Hillary has all her bases covered as always, good luck Gowdy trying to get to the truth.

Hillary Clinton and Rep. Trey Gowdy (R-S.C.) are readying their game plans for what may prove to be the congressional showdown of the year.

Clinton, the Democratic front-runner for the White House, will testify on Thursday to Gowdy’s panel investigating the Sept. 11, 2012, terrorist attack on the U.S. compound in Benghazi, Libya.

The former secretary of State enters the hearing from a position of relative strength.

A successful debate performance last week reestablished the sense that the Democratic race is hers to lose.

And after struggling to handle the controversy surrounding her use of a private email server, Clinton won a political gift after two Republican lawmakers and a GOP aide suggested the Select Committee on Benghazi, which Gowdy chairs, is politically motivated.

With a cable television audience watching on Thursday, Clinton’s goal will be to remind viewers of the damaging comments made by Republicans, including House Majority Leader Kevin McCarthy (R-Calif.).

She also wants to carry the message that she’s already said everything she knows about the deadly Benghazi attack after testifying before House and Senate panels in January 2013.

“The facts haven’t changed,” said one Clinton ally. “The only thing that has changed is their admissions that this process has been politicized. And they’ve done enormous damage to themselves.

“It’s turned into kangaroo court,” the ally continued. “They’ve lost the moral argument.”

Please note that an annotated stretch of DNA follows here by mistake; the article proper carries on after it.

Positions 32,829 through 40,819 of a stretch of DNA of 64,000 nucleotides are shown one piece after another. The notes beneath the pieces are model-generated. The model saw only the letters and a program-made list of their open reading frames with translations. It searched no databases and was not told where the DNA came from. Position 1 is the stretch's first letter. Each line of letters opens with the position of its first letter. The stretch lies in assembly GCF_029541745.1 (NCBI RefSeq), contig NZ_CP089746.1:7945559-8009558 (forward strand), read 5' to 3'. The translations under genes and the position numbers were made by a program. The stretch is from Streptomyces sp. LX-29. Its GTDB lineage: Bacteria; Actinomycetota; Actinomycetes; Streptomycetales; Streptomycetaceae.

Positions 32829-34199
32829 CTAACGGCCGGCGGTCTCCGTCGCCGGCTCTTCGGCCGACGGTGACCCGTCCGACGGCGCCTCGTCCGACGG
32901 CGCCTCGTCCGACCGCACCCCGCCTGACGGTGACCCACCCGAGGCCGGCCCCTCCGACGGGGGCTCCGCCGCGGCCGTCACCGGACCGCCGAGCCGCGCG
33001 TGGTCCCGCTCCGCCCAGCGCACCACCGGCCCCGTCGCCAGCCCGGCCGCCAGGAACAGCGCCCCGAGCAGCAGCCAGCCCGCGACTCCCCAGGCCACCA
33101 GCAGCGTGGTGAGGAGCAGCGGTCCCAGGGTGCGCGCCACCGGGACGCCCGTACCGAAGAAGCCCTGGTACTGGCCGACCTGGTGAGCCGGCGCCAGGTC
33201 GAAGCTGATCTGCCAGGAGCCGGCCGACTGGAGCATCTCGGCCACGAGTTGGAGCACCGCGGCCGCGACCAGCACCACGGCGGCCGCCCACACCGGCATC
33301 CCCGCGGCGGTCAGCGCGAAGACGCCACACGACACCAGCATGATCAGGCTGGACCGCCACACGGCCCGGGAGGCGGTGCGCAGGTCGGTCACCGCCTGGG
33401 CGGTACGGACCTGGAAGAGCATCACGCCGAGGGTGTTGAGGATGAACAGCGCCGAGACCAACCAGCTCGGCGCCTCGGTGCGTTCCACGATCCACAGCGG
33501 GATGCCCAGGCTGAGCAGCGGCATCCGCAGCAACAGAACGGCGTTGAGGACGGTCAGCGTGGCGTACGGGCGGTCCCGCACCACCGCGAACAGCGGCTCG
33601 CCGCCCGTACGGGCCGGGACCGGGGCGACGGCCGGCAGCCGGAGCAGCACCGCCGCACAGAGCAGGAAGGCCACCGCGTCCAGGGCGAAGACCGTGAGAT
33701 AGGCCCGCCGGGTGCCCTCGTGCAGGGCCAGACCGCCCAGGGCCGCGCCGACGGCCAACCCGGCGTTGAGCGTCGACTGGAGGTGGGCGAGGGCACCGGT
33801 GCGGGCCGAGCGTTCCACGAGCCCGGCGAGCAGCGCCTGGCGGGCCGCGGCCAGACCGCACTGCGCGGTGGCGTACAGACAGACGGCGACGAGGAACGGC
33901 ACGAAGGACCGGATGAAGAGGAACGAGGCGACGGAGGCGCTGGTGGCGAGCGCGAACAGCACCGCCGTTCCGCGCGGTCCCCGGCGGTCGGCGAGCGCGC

To break that narrative, Gowdy is stuck on a tightrope.

He needs to unearth some news about Clinton’s emails and put her on defense — something he appears primed to do — without seeming like too much of an attack dog.

The committee has obtained 1,500 pages of emails concerning the broader situation in Libya during Clinton’s time as secretary of State and appears ready to release information in the days — if not hours — before Clinton’s testimony.

Rep. Mike Pompeo (R-Kan.), a member of the panel, said Gowdy’s committee has new information from the emails.

“None of the documents that were in her possession were available to any of those committees at the time those committees had the opportunity to ask questions,” he told reporters last week as the panel grilled Huma Abedin, the longtime senior Clinton aide, behind closed doors for eight hours.

“So yes, I think we have the opportunity to flesh out many of the details,” he added.

McCarthy’s remarks linking the committee’s work to Clinton’s falling poll numbers have increased the degree of difficulty for Gowdy and his fellow panel members.

So did similar comments by Rep. Richard Hanna (R-N.Y.) and a former Republican committee staffer, who both said the committee is tied to Clinton’s political aspirations.

Gowdy told Politico that the last few weeks have been among the worst of his life.

Yet Pompeo brushed off suggestions it has made the committee’s work tougher.

“No harder, no easier,” he said. “We have a simple mission — a complex task but a simple mission.”